- a single-masted sailing vessel, very similar to a sloop but having its mast set somewhat farther astern, about two-fifths of the way aft measured on the water line.
- a ship's boat having double-banked oars and one or two lugsails.
- a low-quality grade of beef between utility and canner.
- beef of this grade, mostly used in processed beef products, as sausage.
- cutter bar,
- cutter deck,
- cutter number,
Origin of cutter
Examples from the Web for cutter
Then Cutter Laboratories in Berkeley, California, made a bad batch of vaccine, and 40,000 children were sickened with polio.
The job—feeding massive paper reams into a cutter—paid 10 cents above minimum wage.
The cutter does not need all the sizes because they can grade it without a pattern for each size.
Cutter became a media star and dispatched the utterly unfair blame leveled at her during the 2004 Kerry effort.
Responding to Buzzfeed's Andrew Kaczynski, Cutter then tweeted this gem: Update at 8:01 PM: Romney responds.
The cutter sails down the river and out through the Heads into the open sea.Brighter Britain! (Volume 1 of 2)|William Delisle Hay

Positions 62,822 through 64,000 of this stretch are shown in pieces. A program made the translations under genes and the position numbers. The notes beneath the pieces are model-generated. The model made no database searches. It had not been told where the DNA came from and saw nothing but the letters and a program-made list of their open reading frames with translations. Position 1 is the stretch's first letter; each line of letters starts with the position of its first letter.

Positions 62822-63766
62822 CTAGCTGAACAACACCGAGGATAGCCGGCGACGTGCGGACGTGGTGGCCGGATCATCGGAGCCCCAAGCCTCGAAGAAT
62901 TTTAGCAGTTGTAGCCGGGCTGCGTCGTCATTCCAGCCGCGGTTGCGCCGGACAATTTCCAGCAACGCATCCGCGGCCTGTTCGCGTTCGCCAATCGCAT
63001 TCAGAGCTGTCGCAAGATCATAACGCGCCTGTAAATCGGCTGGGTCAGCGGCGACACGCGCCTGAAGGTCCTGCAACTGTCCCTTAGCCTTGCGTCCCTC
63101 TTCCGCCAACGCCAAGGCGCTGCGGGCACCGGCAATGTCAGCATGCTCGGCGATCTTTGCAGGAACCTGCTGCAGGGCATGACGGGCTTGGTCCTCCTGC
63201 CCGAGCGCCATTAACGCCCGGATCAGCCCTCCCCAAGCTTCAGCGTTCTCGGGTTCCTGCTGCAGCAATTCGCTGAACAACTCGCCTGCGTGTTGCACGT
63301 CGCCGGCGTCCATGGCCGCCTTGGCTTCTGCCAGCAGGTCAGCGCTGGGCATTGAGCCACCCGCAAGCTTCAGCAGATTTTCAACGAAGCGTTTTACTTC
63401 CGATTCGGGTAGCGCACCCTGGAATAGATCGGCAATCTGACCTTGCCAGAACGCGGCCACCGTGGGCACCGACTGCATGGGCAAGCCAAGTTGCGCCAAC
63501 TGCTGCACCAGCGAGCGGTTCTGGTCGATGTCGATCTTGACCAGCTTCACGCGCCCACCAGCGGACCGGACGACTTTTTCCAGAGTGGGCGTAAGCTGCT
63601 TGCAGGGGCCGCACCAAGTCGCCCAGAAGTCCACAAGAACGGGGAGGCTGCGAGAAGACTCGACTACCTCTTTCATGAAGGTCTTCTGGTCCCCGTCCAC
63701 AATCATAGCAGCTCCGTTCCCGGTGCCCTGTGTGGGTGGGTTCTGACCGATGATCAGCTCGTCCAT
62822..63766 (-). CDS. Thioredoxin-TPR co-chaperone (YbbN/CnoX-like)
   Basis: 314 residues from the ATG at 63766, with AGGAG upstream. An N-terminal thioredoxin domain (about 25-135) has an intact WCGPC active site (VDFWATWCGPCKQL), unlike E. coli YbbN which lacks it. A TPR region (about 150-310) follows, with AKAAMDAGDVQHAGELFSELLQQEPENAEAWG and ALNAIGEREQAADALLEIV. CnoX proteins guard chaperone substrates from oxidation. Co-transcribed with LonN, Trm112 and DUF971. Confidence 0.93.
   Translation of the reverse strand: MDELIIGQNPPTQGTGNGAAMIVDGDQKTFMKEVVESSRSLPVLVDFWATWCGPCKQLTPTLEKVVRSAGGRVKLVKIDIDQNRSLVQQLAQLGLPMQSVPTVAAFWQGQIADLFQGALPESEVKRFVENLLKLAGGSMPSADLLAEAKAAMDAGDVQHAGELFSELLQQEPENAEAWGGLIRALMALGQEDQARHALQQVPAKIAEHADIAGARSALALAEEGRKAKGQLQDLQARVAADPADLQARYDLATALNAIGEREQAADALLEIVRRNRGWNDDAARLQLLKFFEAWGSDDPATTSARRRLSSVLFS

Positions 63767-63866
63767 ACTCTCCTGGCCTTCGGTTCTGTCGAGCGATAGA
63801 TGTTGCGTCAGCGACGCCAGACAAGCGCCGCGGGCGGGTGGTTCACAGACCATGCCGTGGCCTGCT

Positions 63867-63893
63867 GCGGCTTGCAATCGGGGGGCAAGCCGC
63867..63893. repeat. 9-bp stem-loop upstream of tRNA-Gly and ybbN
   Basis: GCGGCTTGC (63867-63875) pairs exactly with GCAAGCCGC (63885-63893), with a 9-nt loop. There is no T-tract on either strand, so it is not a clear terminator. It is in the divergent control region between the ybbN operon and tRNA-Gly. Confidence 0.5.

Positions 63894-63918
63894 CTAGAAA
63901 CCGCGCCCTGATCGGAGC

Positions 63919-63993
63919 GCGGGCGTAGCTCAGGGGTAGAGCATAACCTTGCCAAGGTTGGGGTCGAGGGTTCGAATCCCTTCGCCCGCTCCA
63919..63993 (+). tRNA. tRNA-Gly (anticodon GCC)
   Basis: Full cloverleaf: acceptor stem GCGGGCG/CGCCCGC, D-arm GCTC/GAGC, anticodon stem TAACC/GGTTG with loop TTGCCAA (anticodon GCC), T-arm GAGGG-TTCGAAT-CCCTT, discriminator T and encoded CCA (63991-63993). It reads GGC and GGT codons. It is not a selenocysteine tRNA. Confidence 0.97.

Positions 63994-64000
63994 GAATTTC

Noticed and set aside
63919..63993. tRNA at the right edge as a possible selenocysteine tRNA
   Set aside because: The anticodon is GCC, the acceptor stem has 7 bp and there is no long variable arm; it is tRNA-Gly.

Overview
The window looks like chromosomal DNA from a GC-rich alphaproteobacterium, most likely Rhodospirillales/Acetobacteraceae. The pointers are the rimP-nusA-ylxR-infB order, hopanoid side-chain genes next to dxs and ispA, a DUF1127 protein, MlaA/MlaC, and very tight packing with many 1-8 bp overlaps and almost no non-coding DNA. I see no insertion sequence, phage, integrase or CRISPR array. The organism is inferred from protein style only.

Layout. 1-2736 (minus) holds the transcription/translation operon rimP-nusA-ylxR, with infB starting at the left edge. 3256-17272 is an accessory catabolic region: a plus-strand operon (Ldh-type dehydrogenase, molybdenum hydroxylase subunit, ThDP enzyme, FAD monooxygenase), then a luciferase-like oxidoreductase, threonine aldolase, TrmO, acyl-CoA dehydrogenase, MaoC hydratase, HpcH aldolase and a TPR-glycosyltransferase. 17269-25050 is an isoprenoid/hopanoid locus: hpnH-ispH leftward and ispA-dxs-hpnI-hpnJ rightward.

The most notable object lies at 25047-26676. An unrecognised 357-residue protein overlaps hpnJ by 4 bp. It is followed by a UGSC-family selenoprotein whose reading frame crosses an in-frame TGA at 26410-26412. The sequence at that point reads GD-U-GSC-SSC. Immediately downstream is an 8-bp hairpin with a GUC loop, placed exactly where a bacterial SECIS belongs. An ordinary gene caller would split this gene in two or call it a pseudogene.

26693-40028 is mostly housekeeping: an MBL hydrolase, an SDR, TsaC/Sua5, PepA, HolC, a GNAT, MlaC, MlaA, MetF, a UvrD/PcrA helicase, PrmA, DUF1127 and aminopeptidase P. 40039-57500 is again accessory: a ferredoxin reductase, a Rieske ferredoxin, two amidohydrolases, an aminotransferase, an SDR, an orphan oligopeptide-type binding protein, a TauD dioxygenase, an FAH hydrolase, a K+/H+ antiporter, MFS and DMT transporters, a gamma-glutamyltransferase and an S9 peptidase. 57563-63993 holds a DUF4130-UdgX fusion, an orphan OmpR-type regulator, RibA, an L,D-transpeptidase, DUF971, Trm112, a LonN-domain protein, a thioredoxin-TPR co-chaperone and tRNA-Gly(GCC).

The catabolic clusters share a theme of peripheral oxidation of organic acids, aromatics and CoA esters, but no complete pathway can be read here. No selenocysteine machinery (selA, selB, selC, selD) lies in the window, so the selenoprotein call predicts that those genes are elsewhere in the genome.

The fleet was already on the high seas when a cutter brought the government's last instructions to Rochambeau.With Americans of Past and Present Days|J. J. Jusserand
The cutter had disappeared, and we did not see her again until we came to our anchorage in China Straits.Two Years Among the Savages of New Guinea.|W. D. Pitcairn
Although Mr. Cutter was absent the dancing contingent was ably represented, and a delightful evening was enjoyed.
Tom and Jack were the only ones of all the crew of the cutter that were cast alive on the island.Within the Capes|Howard Pyle
late 12c., "one who cuts" in any sense, agent noun from cut (v.). As a type of small, single-masted vessel, from 1762, earlier "boat belonging to a ship of war" (1745), perhaps so called from the notion of "cutting" through the water.